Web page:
As hereinbefore pointed out, the gun of the present invention operates without flash or smoke and operates with a minimum of noise. Also, overheating is no problem so that the gun can be operated continuously and may be so operated over a much longer life span than can conventional explosive guns.
Referring to Fig. 5 of the drawing, in the case of large projectiles, I prefer to provide the projectiles with gear teeth 51 and to provide driving wheels with similar gear teeth 52 adapted to mesh with the gear teeth 51. With this construction, the projectiles are geared to the propelling wheels to attain maximum propulsive efliciency.
Although I have disclosed an exemplary embodiment of my invention herein for purposes of illustration, it will be understood that various changes, modifications and substitutions may be incorporated in such embodiment without departing from the spirit of the invention as defined in the claims which follow.
I claim as my invention:
1. In a gun, the combination of: barrel means providing a passage therethrough for a projectile; and a plurality of propelling wheels positioned alongside said barrel means and extending into said passage and engageable with a projectile therein for propelling the projectile along said passage, the propelling wheels being rotatable in planes which make acute angles with the axis of said passage so that said propelling wheels simultaneously rotate the projectile about the axis of said passage as they propel it along said passage.
2. In a gun, the combination of: barrel means providing a passage therethrough for a projectile; and a plurality of propelling wheels positioned alongside said barrel means and extending into said passage and engageable with a projectile therein for propelling the projectile along said passage, the propelling wheels being rotatable in planes which make acute angles with the axis of said passage so that said propelling wheels simultaneously rotate the projectile about the axis of said passage as they propel it along said passage, said propelling wheels being arranged in groups of at least three wheels each and said groups being spaced apart along the axis of said passage.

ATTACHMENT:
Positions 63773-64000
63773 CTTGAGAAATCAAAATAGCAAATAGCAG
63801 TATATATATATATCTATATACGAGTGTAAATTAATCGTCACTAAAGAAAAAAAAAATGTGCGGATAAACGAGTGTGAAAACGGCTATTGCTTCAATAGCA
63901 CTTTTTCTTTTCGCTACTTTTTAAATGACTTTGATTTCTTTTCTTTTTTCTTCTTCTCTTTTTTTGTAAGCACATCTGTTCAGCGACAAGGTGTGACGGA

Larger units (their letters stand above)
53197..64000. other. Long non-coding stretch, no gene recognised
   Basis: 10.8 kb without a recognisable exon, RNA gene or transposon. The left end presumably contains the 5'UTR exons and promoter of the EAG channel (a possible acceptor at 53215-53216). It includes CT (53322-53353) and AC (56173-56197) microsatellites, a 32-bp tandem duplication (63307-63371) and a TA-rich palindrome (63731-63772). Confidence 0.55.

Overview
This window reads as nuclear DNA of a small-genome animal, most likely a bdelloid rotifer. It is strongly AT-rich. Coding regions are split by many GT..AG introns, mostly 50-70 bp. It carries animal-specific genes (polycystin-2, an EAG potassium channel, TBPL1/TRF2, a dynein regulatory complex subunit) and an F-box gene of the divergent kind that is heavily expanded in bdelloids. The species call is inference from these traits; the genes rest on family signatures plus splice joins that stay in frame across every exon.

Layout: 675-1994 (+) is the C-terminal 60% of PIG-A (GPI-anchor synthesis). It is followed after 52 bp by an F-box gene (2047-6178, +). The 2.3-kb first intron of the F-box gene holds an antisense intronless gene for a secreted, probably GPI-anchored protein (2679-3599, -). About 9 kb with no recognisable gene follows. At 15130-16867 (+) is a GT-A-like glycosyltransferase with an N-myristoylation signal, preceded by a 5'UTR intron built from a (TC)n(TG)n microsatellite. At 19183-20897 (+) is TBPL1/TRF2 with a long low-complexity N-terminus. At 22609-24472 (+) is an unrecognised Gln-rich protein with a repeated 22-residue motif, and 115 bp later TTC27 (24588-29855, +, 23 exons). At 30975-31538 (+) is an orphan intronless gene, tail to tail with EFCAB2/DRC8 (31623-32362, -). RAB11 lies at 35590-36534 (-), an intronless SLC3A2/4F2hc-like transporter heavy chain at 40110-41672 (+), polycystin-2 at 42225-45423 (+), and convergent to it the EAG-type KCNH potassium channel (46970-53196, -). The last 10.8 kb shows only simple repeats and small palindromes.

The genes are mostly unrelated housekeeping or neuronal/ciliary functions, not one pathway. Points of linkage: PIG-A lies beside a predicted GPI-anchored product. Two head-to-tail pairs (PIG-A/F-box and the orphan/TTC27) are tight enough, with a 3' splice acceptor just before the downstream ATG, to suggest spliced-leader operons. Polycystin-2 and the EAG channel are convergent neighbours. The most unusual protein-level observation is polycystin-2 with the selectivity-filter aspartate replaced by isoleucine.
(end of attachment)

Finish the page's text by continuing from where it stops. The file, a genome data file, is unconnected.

3. A gun as defined in claim 1 including rotatable bearings carried by said barrel means and extending into said passage to support a projectile being propelled along said passage.
4. A gun as defined in claim 3 wherein said bearings are arranged in groups of at least three bearings each, said groups of bearings being spaced along the axis of said passage.
5. A gun as defined in claim 2 including rotatable bearings carried by said barrel means and extending into said passage to support a projectile being propelled along said passage.
6. A gun as defined in claim 5 wherein said bearings are arranged in groups of at least three bearings each, said groups of bearings being spaced along the axis of said passage.
7. A gun as defined in claim 2 wherein said propelling wheels are provided with roughened peripheries.
8. A gun as defined in claim 2 including feeding means for feeding successive projectiles into said passage.
9. A gun as defined in claim 8 wherein said feeding means includes means for feeding successive projectiles along a path which is an extension of said passage.
10. A gun as defined in claim 2 wherein said barrel means includes a breech portion at one end thereof and a muzzle portion at the other end thereof, said muzzle portion extending beyond said groups of propelling wheels and including a plurality of groups of at least three rotatable bearing members each carried by said muzzle portion of said barrel means and extending into said passage.
11. A gun as defined in claim 2 wherein said barrel means includes a breech portion at one end thereof and a muzzle portion at the other end thereof, said gun including means for progressively increasing the peripheral speeds of the propelling wheels of said groups in a direction from said breech portion toward said muzzle portion so as to progressively accelerate a projectile being propelled along said passage in said direction.
12. A gun as defined in claim 11 wherein the propelling wheels of said groups are of progressively increasing diameter in a direction from said breech portion toward said muzzle portion.
13. A gun as defined in claim 11 including means for rotating the propelling wheels of said groups at progressively increasing speeds in a direction from said breech portion toward said muzzle portion.
References Cited in the file of this patent UNITED STATES PATENTS 1,611,814 Butler Dec. 21, 1926 1,662,629 Baden-Powell Mar. 13, 1928 2,379,784 Brand July 3, 1945 FOREIGN PATENTS 909,123 France Nov. 26, 1945
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|US20050218181 *||Mar 31, 2005||Oct 6, 2005||Paul Gross||Upper bumper configuration for a power tool|
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|US20080302852 *||Jun 11, 2007||Dec 11, 2008||Brendel Lee M||Profile lifter for a nailer|
|U.S. Classification||124/78, 124/51.1|